Nashua, Pilgrim, _for Indian M., Fort Berthold, N. D._, 11. New Salem,
C., _for Campton, Ky._, 7. Northwood Center, 10.10. Penacook, 7.50.
Portsmouth, North, S., _for Blowing Rock, N. C._, 10. Portsmouth, S.,
_for A., N. & I. Sch._, Thomasville, Ga., 5. Rindge, 20. Somersworth,
11. South Barnstead, 2. Sullivan, 3. Swanzey, 5.14.

ESTATE. Concord, Estate of Miss Fannie A. Goss, Piano, _for Talladega

VERMONT, $4,345.21--of which from Estates, $2,938.00.

Barnet, Miss. Soc., Clothing, _for Williamsburg, Ky._ Brandon, 9.66.
Brattleboro, Center, 50.19. Burlington, Mrs. Gould, _for S. A.,
Talladega C._, 1. Burlington, Ladies' Benev. Soc., Clothing, _for
McIntosh, Ga._ Cambridge, Second, 5. Clarendon, 4.10. Cornwall, C., by
E. R. Robbins, 500. Essex, C. E. of C., _for S. A., Talladega C._, 1.
Hartford, 50. Johnson, 25. Lyndonville, First, 8.61; C. E., _for
Mountain Work_, 3.70. Manchester, Samuel G. Cone, to const. MRS. B.
SHERMAN FOWLER, L. M., 40. Manchester, 12.72. Middlebury, 25.51.
Newport, First, 4.61. North Hyde Park, 3. Peacham, "Friend," 5.
Pittsford, 25. Saint Johnsbury, Mrs. Rebecca Fairbanks, 5. Victory,
Geo. A. Appleton, 15. West Brattleboro, C., _for S. A., Fisk U._,
33.80. Westfield, C. E., 6. Westford, C. E., 10, _for Grand View,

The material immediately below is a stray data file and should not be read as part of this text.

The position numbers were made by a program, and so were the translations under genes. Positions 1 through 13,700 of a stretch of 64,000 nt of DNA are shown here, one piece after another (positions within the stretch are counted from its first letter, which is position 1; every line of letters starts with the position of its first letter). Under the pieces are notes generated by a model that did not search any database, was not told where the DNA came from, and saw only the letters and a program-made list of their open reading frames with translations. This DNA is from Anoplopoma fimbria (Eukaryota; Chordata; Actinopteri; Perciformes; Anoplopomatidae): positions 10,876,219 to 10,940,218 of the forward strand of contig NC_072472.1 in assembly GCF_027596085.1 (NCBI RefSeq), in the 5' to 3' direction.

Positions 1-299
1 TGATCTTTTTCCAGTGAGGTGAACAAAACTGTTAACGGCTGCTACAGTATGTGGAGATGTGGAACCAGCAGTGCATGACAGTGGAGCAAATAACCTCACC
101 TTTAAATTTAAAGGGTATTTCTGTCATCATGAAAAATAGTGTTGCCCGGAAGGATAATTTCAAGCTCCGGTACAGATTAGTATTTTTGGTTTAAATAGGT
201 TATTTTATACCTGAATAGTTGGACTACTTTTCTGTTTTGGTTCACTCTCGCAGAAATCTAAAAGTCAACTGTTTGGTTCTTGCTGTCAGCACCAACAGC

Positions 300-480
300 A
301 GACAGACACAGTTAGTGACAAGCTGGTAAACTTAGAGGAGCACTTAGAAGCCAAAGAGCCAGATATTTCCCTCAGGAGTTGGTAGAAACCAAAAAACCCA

Tenn. Westford, C. E._, 7, _for S. A., Grand View Normal Inst., Tenn._
Wilmington, 6.

Treas., $550.31:

Woman's Home Missionary Union of Vermont, 300. Barnet, 6.48.
Brookfield, Jr. C. E., 75 cts. Burlington, First, 30. Cambridge, 5.
Coventry, 14. Franklin, 6.27. Granby, "A Friend," 5. Greensboro, 8.
Hardwick, East, 6. Jamaica, 5. McIndoe, 9. Pittsford, 6.05.
Springfield, Jr. C. E., 10. Saint Albans, 15. Saint Albans, W. H. M.
S., by Mrs. J. G. Smith, 50. Saint Johnsbury, North, S. Classes, 5.81;
South, W. H. M. S., 25; South, Jr. C. E., 5; East, Margaret M. Soc.,
5.25. Vershire, 2. Waitsfield, 7.70. Westminster, West, Jr. C. E., 3.
Woodstock, 20.

ESTATES. South Royalton, Estate, Mrs. Susan H. Jones, by John R.
Woods, Executor, 753.06. Springfield, Estate of Frederick Parks, 2,200
(less expenses 15.06), 2,184.94.

MASSACHUSETTS, $3,340.48--of which from Estates, $530.00.

Amesbury, Union Evan., 6. Andover, Miss L. M. Chandler, Clothing,
_for Blowing Rock, N. C._ Auburndale, 5. Ayers Village, Fannie L.